Launched in June 1999 for an intended two-year mission, NASA’s SeaWinds scatterometer instrument on the QuikSCAT spacecraft was turned off on Oct. 2 in accordance with its end-of-mission plan. QuikSCAT spent its first decade creating an unprecedented record of the speed and direction of winds at the ocean surface. Then, for another nine years, it served as the gold standard of accuracy against which new spaceborne scatterometers were calibrated.
Managed by NASA’s Jet Propulsion Laboratory in Pasadena, California, QuikSCAT was a unique national resource that far surpassed NASA’s original science objective for the mission. During its 10 years of observing winds over the global ocean surface, QuikSCAT measurements were used by the world’s weather forecasting agencies to improve forecasts and identify and monitor hurricanes and other storms far out in the open seas. Its data also provided critical information for monitoring, researching, modeling, and forecasting the atmosphere, ocean, ice and climate.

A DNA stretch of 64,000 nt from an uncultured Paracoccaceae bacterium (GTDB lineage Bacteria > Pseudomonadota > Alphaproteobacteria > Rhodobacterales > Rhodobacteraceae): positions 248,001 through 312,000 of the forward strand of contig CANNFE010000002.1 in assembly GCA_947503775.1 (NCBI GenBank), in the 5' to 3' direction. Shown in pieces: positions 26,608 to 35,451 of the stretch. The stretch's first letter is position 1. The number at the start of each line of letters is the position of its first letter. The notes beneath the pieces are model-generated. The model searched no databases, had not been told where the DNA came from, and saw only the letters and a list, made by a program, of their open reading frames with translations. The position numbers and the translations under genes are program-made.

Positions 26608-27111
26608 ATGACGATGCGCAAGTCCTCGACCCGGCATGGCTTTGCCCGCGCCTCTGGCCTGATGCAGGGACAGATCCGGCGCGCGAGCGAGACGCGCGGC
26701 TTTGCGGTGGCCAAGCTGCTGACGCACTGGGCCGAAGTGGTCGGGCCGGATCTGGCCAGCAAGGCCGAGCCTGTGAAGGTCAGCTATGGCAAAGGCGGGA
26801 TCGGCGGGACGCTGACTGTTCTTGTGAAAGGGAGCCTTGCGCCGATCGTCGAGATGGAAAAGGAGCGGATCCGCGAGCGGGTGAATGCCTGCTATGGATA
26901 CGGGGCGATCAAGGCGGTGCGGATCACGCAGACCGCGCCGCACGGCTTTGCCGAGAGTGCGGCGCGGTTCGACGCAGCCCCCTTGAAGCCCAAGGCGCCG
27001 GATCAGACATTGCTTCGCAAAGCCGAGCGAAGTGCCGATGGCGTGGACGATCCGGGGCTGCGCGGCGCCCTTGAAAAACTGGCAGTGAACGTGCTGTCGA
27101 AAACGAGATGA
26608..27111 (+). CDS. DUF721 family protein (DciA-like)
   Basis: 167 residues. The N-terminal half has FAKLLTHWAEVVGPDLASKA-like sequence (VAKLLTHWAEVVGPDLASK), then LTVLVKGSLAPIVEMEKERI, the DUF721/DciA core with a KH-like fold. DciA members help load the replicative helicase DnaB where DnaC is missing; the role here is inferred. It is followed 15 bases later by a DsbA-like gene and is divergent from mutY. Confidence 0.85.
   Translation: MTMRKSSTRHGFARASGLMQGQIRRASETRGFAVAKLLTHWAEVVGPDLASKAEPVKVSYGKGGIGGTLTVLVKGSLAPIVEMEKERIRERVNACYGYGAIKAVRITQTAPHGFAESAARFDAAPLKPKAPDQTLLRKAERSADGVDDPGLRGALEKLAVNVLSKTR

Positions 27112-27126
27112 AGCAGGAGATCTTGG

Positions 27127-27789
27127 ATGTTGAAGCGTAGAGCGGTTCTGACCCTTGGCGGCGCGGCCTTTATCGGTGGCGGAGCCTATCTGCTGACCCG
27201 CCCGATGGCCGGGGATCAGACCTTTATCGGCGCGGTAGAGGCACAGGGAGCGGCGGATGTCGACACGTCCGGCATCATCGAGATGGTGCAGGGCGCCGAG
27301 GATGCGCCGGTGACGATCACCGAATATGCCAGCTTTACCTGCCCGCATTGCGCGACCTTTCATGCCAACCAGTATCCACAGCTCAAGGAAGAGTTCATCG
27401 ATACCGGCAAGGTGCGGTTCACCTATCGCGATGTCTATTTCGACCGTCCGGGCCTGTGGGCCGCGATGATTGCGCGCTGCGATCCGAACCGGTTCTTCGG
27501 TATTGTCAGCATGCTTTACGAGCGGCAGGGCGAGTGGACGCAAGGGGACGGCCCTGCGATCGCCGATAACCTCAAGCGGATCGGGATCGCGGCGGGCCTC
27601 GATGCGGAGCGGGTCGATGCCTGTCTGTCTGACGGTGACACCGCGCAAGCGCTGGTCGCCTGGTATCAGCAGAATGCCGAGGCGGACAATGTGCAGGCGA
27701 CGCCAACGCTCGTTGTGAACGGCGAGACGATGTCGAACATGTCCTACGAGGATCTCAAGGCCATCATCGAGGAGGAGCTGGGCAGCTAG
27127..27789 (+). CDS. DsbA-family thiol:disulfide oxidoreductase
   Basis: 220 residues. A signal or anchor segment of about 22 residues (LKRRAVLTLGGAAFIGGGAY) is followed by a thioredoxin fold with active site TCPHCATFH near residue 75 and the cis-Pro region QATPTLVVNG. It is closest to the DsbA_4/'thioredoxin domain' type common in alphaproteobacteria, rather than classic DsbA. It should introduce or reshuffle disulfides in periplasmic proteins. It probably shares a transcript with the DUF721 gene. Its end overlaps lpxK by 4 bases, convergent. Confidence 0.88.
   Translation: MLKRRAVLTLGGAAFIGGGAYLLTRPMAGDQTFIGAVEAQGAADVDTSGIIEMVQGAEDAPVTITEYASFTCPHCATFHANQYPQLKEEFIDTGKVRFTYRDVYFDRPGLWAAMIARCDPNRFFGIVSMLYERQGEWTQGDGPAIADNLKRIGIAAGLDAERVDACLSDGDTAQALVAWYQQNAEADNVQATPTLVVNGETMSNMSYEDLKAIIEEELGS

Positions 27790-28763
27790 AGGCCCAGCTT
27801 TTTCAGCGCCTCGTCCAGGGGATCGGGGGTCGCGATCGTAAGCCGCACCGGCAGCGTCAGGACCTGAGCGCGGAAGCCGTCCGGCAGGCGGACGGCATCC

Among its many accomplishments:
QuikSCAT discovered that hurricane-strength winds occur frequently in the North Atlantic and North Pacific oceans, where such strong winds were not previously expected to exist. It provided high-resolution observations of the dramatically accelerating changes in sea ice cover on the Arctic Ocean. The mission’s measurements
Original Title: After two long careers, QuikSCAT rings down the curtain
Full Text of the Original Article: https://climate.nasa.gov/news/2820/